Crestline man pleads not guilty to drug charges


By Kathy Laird - Crawford County Now



BUCYRUS — A Crestline man pleaded not guilty on Monday to possession of drugs. Jason Carroll, 46, entered the plea in Crawford County Common Pleas Court.

Carroll originally was stopped by police for driving 86 miles per hour. Police officers found Percocet in his possession. Carroll posted bond and then was indicted by the Crawford County Grand Jury for a felony-level drug possession charge. An initial $25,ooo bond set in municipal court was carried over.

Judge Sean Leuthold told Carroll he had little patience with him.

“There’s a lot of young people struggling with drug addiction trying to get on the right track. I am trying to keep them alive. But my patience with you is done,” the judge said.

In addition to the original bond, Carroll was given a curfew. Leuthold also called probation officer Dan Wurm into the courtroom and ordered that Carroll be test every Wednesday morning at 9 a.m. for illegal substances.

Leuthold advised Wurm: “Don’t call him or his attorney if he hasn’t showed up. If there’s any trace of anything in his system I want to see a warrant for his arrest.”

Also in court Monday, Dana Kincade Jr., of Upper Sandusky, was sentenced to 12 months in prison after pleading guilty to possession of drugs.

Crawford County Common Pleas Judge Sean Leuthold made some rare concessions for Kincade. Kincade is currently in rehabilitation at a local nursing home where he is recovering from a leg injury. Kincade appeared in court with the use of a walker.

In what Leuthold called a “rare and not likely to become commonplace decision,” he gave Kincade a future date to report to prison following the completion of rehab and the removal of his cast. Kincade will forfeit all drug-related property to the Galion Police Department.

“Don’t do something stupid and decide not to report,” Leuthold warned.” If we have to come get you any chance of an early release will be gone.”

In court last week, Devin Lutz, 24, of Bucyrus, accept a plea deal, hours before his trial was to begin in Crawford County Common Pleas Court.

Lutz was charged with unlawful sexual contact with a minor and theft of a firearm. In a negotiated plea agreement, the charge of unlawful sexual contact with a minor was reduced from a fourth-degree felony to a first-degree misdemeanor. The charge for theft of a firearm remained as a third-degree felony. Before announcing sentence on Lutz, Judge Sean Leuthold allowed both sides to make statements.

Assistant Prosecutor Ryan Hoovler explained his reasoning for reducing the charge of unlawful sexual contact with a minor. Noting the victim was aware of the sentence change, Hoovler said that she had not been cooperative with the prosecution. Hoovler went on to explain that Lutz’s family cared very much about him, but were at wits end with him. They said that Lutz’s “entitled” attitude made them realize that the only way to save him would be a stint in prison. Hoovler said the prosecution would not oppose an early release.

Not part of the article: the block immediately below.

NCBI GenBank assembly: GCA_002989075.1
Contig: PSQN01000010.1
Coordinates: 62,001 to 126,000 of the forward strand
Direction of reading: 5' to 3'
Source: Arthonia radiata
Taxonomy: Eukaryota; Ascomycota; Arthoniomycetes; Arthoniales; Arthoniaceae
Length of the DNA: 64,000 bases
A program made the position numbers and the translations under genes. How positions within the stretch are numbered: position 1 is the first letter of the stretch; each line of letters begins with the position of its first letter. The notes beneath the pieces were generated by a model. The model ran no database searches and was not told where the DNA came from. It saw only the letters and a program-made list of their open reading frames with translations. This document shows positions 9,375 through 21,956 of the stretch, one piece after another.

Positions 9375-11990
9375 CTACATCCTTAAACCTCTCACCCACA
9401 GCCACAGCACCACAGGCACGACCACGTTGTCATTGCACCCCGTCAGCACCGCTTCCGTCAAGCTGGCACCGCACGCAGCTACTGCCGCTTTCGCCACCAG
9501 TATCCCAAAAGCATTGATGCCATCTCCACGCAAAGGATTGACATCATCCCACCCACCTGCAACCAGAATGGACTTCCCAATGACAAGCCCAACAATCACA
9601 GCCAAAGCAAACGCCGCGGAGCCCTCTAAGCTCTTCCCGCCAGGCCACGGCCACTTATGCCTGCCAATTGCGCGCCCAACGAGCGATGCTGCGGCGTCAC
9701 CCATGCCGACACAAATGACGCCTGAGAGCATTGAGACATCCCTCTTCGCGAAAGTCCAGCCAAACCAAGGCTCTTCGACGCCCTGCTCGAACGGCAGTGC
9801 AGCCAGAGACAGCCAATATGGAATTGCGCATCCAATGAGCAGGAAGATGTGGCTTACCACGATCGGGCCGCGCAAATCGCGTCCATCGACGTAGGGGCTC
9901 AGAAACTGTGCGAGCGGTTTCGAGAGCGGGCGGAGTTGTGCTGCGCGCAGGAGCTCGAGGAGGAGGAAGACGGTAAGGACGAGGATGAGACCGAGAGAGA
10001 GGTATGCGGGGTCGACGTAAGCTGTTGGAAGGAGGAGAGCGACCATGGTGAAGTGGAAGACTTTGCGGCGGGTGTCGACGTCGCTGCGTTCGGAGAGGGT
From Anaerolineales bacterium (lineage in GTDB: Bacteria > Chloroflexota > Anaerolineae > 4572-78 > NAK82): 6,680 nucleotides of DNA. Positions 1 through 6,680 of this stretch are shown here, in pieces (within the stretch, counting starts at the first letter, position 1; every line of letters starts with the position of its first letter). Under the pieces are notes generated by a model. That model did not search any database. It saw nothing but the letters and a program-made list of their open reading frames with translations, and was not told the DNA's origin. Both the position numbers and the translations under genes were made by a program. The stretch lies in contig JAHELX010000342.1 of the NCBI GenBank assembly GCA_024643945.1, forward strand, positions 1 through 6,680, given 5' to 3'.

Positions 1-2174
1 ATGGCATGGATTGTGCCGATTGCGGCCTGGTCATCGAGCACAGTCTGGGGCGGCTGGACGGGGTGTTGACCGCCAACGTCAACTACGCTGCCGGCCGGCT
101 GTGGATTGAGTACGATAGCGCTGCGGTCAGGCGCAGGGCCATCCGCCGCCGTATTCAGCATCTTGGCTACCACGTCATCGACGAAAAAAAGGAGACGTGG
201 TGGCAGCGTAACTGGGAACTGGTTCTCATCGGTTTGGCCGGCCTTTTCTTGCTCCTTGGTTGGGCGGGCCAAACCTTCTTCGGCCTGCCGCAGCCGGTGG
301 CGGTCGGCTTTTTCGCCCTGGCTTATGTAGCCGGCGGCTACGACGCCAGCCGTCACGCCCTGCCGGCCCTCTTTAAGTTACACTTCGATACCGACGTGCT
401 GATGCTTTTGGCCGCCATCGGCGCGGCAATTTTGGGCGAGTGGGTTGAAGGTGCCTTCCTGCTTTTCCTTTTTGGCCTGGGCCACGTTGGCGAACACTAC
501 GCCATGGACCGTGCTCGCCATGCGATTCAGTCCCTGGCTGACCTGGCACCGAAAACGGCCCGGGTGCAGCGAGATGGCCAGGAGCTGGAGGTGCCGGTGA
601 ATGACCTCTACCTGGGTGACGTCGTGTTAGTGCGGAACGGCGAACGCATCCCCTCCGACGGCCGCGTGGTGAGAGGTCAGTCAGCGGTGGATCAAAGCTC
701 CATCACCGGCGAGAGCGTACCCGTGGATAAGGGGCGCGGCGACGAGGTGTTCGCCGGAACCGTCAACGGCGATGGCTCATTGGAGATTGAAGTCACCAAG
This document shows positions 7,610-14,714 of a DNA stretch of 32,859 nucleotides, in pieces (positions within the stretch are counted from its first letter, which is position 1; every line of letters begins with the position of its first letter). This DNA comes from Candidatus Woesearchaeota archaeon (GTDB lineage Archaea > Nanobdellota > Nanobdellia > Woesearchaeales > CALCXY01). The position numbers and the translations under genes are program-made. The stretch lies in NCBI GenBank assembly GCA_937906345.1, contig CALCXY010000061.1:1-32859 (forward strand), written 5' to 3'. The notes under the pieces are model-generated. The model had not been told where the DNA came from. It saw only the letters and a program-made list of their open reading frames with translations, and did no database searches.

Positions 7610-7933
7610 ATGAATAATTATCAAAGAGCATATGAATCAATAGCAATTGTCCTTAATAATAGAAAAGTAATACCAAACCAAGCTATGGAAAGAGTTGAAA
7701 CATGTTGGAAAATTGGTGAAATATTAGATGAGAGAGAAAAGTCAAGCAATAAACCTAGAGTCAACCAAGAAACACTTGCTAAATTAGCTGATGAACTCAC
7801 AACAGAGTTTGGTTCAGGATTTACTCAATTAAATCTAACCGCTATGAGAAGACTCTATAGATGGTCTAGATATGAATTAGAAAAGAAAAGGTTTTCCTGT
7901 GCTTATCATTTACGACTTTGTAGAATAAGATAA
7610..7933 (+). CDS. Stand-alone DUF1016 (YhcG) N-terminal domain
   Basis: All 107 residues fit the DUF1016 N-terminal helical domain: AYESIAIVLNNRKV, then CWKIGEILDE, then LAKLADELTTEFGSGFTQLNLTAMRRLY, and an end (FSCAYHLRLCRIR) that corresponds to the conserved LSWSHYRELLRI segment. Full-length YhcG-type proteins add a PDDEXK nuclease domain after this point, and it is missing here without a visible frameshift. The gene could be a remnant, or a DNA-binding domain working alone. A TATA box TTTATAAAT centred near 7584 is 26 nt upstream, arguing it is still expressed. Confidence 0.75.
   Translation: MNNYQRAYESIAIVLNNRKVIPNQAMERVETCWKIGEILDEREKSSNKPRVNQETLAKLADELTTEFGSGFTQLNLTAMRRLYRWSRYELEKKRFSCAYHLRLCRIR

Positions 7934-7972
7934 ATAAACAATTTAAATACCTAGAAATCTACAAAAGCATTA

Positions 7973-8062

“I hope he will do time, come back out and get his life on track,” Hoovler said.

Leuthold minced no words with the defendant. Noting that he agreed with the prosecution’s decision to reduce the first charge. Leuthold said he received information that the victim was representing herself as older than she was. He said the decision to reduce that charge was based on discussions with the family and victim.

He then sentenced Lutz to 90 days in jail with credit given for jail time served.

Moving on to the theft of the firearm, Leuthold told Lutz he listened to his recorded conversations that occurred in the jail.

“I heard how you spoke to your father and your grandmother. You were disrespectful, belligerent and clearly entitled. You acted that way on a regular basis,” Leuthold said. “You think you’re smarter than anyone. I’m in a robe and you’re in an orange jumpsuit, now who’s the smarter one?”

Telling Lutz that he did not intend on being slack regarding his case, Leuthold told the defendant that he was going to make some changes.

“You’re going to get with the program. Your mother couldn’t get you with the program, your father couldn’t get you with the program, but I’m going to get you with the program,” Leuthold said. “You come in here acting smug, and tell me, where that attitude has gotten you?”

He then sentenced him to 36 months in prison with the possibility of an early release.

“Your parents love you, your grandmother loves you, I sure as heck don’t. I don’t even like you,” Leuthold said. “The next time I see you, you had better be the most respectful willing-to-please young man I’ve ever seen.”

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By Kathy Laird

Crawford County Now

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